PSC involves inflammation of the biliary ducts and the formation of a tumor that often develops into CCA. Studies have found that more than 50 percent of patients diagnosed with PSC also suffer from CCA or will receive a diagnosis of CCA within one year.

Research has also shown that inflammation in the biliary ducts is a contributory factor to cancer even if it isn’t associated with PSC. For instance, people who suffer from gallstones may have a heightened risk of cancer due to the inflammation that is often caused by the stones. Other factors are likely involved as well, but limiting inflammation could help ease or prevent PSC. This in turn lowers the risk of developing CCA.

Inflammatory Bowel Disease & Colorectal Cancer

Colorectal cancer is one of the most common cancers in the United States, and it’s predicted that nearly 100,000 people will receive a diagnosis in 2018 alone. While the American Cancer Society lists obesity, smoking and other lifestyle factors as primary contributors to colorectal cancer, they also recognize that people with a history of inflammatory bowel disease are more at risk.

Research printed in a 2011 issue of the journal Inflammatory Bowel Diseases found that colorectal patients with ulcerative colitis (UC) had a poorer survival rate than patients without this inflammatory bowel disease. The researchers noted that there were no noticeable differences between patients with or without UC in the early stages of colorectal cancer, but patients at the advanced stages showed a clear difference in their likelihood of survival.

The researchers for this study stressed the importance of screening for ulcerative colitis and treating it as early as possible. While they were unable to identify why UC reduces the colorectal cancer survival rate, they firmly believe that treating UC as early as possible could help reduce the prevalence of this cancer. Along with Crohn’s Disease, UC is an inflammatory disease of the bowel.

Can We Prevent Cancer through the Gut?

stomach bacteria and inflammation

All of this research into irritable bowel disease, PSC and cancers of the liver and colon come together when you add the gut microbiome. We’ve previously discussed how to keep the gut healthy in great depth, but it’s worth mentioning that the microbiota inhabiting the microbiome may contribute to some forms of cancer.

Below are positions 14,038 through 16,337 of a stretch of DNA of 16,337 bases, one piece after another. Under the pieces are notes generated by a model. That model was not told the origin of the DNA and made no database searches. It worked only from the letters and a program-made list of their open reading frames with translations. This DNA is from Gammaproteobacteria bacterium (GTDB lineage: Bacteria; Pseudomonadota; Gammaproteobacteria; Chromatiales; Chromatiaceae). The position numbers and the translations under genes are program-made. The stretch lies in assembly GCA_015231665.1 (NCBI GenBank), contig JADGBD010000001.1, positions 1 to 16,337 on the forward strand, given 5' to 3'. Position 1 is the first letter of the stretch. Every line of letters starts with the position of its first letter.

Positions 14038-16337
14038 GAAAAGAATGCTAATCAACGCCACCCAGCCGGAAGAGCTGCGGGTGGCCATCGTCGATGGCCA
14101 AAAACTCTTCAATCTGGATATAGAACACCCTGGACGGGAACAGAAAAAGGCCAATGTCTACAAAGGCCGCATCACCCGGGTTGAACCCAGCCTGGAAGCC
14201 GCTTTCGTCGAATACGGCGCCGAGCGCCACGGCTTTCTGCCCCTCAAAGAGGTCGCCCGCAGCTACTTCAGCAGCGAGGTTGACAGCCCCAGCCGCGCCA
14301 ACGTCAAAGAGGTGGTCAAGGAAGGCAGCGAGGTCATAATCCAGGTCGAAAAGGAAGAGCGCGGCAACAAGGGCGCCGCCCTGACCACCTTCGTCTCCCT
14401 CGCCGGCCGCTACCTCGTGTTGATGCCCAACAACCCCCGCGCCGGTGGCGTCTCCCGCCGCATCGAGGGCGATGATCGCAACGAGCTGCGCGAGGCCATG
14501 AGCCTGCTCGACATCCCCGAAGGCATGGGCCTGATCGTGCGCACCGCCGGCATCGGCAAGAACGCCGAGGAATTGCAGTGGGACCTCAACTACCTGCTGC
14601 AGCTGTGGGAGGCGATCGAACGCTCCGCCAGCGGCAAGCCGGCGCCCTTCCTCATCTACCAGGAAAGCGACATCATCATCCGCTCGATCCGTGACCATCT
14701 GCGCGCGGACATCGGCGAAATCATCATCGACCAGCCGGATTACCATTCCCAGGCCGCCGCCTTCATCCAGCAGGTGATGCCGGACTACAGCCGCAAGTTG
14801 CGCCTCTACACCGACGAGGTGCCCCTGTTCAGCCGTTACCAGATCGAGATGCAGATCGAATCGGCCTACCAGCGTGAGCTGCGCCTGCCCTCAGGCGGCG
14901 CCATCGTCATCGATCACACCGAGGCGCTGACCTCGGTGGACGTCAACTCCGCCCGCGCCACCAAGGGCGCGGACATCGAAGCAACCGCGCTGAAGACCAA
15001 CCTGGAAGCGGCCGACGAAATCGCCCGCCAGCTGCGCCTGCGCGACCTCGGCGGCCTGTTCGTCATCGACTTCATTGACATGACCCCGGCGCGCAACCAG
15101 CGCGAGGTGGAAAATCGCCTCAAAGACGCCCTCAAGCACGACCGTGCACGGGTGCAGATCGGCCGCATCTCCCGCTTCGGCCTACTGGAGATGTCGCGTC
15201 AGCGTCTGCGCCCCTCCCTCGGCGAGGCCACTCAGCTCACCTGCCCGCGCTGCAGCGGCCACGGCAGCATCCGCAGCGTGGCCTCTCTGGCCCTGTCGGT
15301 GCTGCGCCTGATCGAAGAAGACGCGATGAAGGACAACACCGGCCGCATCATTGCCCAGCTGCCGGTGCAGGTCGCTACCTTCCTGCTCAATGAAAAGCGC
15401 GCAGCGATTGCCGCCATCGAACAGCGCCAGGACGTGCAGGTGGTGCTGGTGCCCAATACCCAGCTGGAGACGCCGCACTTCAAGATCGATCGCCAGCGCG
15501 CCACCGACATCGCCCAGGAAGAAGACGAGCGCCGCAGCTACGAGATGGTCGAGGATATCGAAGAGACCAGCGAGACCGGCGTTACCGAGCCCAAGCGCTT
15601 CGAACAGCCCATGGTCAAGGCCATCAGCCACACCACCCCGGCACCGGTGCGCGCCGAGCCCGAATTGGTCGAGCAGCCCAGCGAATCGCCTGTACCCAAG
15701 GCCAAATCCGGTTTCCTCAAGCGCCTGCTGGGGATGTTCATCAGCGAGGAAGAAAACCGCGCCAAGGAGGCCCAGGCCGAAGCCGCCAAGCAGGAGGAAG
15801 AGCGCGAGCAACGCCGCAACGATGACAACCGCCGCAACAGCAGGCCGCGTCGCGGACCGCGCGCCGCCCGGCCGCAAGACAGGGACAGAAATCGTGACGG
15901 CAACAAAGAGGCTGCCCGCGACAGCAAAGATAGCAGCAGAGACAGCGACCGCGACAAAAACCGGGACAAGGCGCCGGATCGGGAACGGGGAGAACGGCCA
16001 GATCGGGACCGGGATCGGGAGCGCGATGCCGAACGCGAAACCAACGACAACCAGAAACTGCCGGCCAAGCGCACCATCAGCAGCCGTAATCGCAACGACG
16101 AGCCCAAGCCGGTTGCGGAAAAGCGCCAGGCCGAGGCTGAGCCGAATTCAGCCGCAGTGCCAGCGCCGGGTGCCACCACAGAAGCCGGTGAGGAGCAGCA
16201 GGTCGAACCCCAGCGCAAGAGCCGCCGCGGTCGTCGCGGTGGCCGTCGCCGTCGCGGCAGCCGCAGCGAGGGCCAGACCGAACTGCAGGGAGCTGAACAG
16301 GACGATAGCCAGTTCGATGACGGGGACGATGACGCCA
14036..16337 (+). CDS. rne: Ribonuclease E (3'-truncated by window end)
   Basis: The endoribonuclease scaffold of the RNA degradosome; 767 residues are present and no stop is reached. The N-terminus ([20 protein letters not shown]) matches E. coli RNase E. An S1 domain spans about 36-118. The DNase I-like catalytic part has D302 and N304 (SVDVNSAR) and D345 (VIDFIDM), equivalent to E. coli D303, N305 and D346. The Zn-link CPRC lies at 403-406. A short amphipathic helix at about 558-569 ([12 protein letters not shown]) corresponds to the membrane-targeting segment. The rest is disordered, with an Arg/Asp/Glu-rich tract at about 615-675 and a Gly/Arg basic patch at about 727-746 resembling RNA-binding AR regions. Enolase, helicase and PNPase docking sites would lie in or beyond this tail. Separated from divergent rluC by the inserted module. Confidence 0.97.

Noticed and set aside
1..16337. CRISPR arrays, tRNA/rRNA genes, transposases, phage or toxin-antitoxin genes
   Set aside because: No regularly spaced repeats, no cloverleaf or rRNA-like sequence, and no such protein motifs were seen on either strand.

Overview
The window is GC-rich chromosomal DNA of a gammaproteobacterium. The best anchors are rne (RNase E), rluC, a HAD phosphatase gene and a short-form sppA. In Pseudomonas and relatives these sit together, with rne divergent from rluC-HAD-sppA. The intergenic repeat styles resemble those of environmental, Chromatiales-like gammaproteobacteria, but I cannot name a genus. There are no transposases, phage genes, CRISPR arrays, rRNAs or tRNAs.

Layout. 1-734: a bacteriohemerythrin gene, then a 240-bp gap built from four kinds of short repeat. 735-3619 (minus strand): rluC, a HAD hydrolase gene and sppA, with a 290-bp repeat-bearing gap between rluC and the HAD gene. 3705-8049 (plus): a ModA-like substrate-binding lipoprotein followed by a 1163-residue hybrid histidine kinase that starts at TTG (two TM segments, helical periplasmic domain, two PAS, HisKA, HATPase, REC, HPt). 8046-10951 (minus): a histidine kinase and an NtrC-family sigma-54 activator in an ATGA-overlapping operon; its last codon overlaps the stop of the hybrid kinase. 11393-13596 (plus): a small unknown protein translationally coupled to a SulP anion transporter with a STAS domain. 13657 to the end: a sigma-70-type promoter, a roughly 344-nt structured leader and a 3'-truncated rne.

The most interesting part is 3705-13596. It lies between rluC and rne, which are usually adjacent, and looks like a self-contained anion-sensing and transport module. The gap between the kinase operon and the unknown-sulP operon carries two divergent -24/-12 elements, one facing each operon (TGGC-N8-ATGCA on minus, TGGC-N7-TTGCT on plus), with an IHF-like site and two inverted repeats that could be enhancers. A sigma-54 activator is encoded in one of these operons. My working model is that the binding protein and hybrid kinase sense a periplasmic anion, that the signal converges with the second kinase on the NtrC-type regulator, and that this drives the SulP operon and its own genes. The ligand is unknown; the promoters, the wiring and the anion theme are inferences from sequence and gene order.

These microbes have successfully adapted to the gut’s environment over time and have survived without elimination from other bacteria inhabiting the same space. Perhaps this gives these microorganisms a heightened chance of stimulating the growth of cancer without elimination from the immune system.

While researchers have yet to connect all the dots, this could explain why patients with inflammatory bowel disease have lower survival rates in the advanced stages of colorectal cancer. There is a scientific connection between microbiota in the gut and the development of inflammatory bowel disease (IBD), and now we have a connection between IBD and some forms of cancer. The current theory is that we may prevent some colorectal cancer cases by keeping the gut microbiome healthy to prevent or control irritable bowel disease.

Scientists have also found a connection between the gut microbiome and PSC. It turns out that some patients with PSC also have inflammatory bowel disease, and there is some evidence that inflammation and bacteria in the gut are connected to the development of both conditions. Since PSC often leads to liver cancer, controlling gut inflammation and boosting the number of healthy microorganisms in the gut sounds like a great way to limit the risk of developing both of these conditions.

How to Beat Inflammation

The problem with inflammation is that it isn’t always easy to detect. Since it occurs inside the body, it’s not as easy as noticing that your finger is red and swollen. You can have no symptoms at all while suffering from internal inflammation for years. That leaves your body vulnerable to some forms of cancer, so it’s important to learn how to reduce inflammation through lifestyle choices.

This is often as simple as switching to a plant-based diet, drinking more water, getting adequate rest and moving your body as much as possible. If that sounds like the recipe for the prevention of obesity, diabetes, heart disease and many other life-threatening conditions, you see why lifestyle is so important. Small changes that you can make right now could reduce inflammation inside your body and lower your risk of cancer and many other diseases. Get started by looking over our list of 22 Ways to Reduce Inflammation Fast.